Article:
3 years ago

Corticosteroid-Related Adverse Events Systematically Increase with Corticosteroid Dose in Noninfectious Intermediate, Posterior, or Panuveitis

Chronic use of corticosteroids for the treatment of uveitis has been linked with drug-associated toxicity and adverse events (AEs). This study examines the association between corticosteroid dosage and incidence rates of corticosteroid-related AEs. Design A post hoc analysis of the VISUAL-1 and VISUAL-2 placebo-controlled clinical trials. Participants The clinical trials consisted of adults with active (VISUAL-1) and inactive (VISUAL-2) noninfectious intermediate, posterior, and panuveitis. Patients were randomized to receive adalimumab or placebo and underwent a protocol-defined mandatory taper to discontinue their oral corticosteroids. Methods Adverse event data were collected at each visit and included an assessment of the corticosteroid relationship by the investigator. A longitudinal Poisson regression model was estimated controlling for time-dependent corticosteroid dose, age, sex, prior oral corticosteroid dose, prior topical corticosteroid use, and concomitant immunosuppressive drug use. Only patients randomized to placebo were considered. Main Outcome Measures The primary outcome measure was the frequency of AEs. Results The incidence rates of corticosteroid-related AEs among placebo patients during the prednisone treatment period in VISUAL-1 was statistically higher than after discontinuation (454.2 per 100 patient-years [PY] vs. 36.1 per 100 PY, incident rate ratio = 12.6, P < 0.001). Incidence rate ratios among VISUAL-2 patients were similarly high (317.5 per 100 PY vs. 41.1 per 100 PY, incident rate ratio = 7.7, P < 0.001). Based on the Poisson multivariate longitudinal Generalized Estimating Equation (GEE) model, each 10 mg increase in prednisone dose is associated with a 1.5- and 2.6-fold increase (P < 0.001 and P < 0.001) in the rate of corticosteroid-related AEs in VISUAL-1 and VISUAL-2, respectively. This implies in turn that a patient with active uveitis taking 60 mg/day of prednisone will experience, on average, an additional 10.1 (95% confidence interval (CI), 6.3-14.5; P < 0.001) corticosteroid-related AEs per year compared with a patient taking 10 mg/day, whereas a patient with inactive uveitis taking 35 mg/day of prednisone will experience, on average, an additional 23.5 (95% CI, 7.6-52.7; P = 0.05) corticosteroid-related AEs per year compared with a patient taking 10 mg/day. Conclusions Evidence from VISUAL-1 and VISUAL-2 suggests that the incidence rates of corticosteroid-related AEs increase systematically with corticosteroid dose.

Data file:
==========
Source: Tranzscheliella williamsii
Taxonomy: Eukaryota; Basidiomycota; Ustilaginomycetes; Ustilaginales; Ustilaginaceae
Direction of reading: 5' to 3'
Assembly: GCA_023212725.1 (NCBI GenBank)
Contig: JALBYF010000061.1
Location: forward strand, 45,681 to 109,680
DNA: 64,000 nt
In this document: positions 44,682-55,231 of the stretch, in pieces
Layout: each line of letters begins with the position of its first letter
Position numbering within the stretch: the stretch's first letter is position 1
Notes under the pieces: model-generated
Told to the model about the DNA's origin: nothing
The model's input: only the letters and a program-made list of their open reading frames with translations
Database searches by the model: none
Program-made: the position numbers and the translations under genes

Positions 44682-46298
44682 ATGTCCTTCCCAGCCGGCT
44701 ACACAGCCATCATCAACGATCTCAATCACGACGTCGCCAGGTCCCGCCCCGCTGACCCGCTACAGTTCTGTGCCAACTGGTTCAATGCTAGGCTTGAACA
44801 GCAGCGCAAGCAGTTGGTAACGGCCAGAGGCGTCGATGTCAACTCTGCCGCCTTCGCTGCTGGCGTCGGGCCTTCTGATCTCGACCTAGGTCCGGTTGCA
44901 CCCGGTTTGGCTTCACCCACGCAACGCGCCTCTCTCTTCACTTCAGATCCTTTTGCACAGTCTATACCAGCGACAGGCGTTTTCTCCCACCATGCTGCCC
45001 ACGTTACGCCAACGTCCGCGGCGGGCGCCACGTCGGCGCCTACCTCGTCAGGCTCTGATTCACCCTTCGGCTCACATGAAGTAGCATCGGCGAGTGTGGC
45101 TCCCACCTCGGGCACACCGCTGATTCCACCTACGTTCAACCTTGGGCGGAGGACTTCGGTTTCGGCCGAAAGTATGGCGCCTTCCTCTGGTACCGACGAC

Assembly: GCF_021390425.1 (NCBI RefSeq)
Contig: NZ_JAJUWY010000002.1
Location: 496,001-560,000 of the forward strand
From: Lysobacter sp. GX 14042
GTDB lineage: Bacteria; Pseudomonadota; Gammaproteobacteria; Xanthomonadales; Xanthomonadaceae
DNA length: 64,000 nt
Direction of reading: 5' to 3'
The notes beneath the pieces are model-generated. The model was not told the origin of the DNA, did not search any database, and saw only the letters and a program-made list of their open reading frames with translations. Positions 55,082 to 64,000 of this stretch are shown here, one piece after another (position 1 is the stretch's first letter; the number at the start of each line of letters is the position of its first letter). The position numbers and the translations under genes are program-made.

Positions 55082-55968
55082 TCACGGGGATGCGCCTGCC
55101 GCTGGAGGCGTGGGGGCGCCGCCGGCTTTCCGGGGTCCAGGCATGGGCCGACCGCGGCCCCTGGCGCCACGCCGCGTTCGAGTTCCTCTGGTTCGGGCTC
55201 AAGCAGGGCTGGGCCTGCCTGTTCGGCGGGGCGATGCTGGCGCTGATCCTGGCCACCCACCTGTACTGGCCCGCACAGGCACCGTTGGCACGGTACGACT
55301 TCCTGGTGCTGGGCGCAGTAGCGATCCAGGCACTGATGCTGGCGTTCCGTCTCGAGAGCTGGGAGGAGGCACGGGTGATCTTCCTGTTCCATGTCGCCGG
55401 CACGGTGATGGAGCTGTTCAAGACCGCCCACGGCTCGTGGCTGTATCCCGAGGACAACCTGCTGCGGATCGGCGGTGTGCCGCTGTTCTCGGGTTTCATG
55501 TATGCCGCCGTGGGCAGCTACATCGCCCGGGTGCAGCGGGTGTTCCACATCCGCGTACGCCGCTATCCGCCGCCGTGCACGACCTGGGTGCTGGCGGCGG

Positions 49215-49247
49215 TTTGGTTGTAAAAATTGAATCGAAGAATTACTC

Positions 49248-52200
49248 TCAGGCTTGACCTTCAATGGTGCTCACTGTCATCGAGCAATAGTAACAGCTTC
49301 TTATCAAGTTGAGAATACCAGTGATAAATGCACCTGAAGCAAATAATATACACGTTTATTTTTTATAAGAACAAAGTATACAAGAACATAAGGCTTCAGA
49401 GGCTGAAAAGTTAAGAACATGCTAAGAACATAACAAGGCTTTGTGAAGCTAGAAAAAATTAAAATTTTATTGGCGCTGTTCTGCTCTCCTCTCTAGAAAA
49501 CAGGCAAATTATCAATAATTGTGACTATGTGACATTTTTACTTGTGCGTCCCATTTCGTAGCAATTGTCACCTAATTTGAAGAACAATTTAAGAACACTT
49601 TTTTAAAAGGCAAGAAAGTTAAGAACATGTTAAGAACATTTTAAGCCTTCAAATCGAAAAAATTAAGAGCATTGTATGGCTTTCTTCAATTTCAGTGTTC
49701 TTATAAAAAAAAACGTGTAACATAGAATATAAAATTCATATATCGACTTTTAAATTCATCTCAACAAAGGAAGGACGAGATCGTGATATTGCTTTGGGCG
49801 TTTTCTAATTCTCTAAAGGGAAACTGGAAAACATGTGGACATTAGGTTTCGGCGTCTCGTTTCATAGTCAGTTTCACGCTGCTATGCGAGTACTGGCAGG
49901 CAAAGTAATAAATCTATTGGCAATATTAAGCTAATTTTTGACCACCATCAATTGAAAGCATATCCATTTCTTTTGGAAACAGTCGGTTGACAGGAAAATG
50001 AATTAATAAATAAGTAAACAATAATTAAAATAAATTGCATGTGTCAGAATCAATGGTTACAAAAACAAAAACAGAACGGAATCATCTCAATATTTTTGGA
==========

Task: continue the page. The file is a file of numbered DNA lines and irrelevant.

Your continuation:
Publisher URL: www.sciencedirect.com/science

DOI: S0161642017303597

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